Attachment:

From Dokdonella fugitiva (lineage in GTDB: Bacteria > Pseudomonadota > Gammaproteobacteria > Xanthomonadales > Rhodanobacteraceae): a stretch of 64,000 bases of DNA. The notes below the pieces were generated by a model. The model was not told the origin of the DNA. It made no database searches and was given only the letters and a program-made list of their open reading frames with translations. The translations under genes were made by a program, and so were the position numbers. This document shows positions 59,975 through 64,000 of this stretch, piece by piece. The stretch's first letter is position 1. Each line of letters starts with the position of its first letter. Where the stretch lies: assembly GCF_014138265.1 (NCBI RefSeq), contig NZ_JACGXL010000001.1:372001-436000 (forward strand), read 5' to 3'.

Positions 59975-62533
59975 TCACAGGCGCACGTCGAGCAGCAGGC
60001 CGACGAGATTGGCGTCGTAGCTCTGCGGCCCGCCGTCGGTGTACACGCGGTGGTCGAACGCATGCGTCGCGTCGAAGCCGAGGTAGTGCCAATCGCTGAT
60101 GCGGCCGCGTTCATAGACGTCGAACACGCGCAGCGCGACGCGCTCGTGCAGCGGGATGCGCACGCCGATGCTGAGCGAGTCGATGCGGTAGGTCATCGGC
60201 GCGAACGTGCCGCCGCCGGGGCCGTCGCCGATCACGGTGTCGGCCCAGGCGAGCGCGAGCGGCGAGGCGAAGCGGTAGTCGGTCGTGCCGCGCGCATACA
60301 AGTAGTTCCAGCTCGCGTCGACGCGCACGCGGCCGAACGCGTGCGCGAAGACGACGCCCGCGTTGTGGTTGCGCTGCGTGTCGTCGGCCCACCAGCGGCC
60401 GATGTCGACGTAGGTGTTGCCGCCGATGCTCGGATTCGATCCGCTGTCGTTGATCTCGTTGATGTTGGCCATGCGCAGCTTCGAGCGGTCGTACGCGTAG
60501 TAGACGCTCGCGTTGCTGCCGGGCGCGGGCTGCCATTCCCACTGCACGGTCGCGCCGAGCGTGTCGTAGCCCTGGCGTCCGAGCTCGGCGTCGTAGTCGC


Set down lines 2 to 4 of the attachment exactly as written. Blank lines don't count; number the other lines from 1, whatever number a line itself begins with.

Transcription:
Positions 59975-62533
59975 TCACAGGCGCACGTCGAGCAGCAGGC
60001 CGACGAGATTGGCGTCGTAGCTCTGCGGCCCGCCGTCGGTGTACACGCGGTGGTCGAACGCATGCGTCGCGTCGAAGCCGAGGTAGTGCCAATCGCTGAT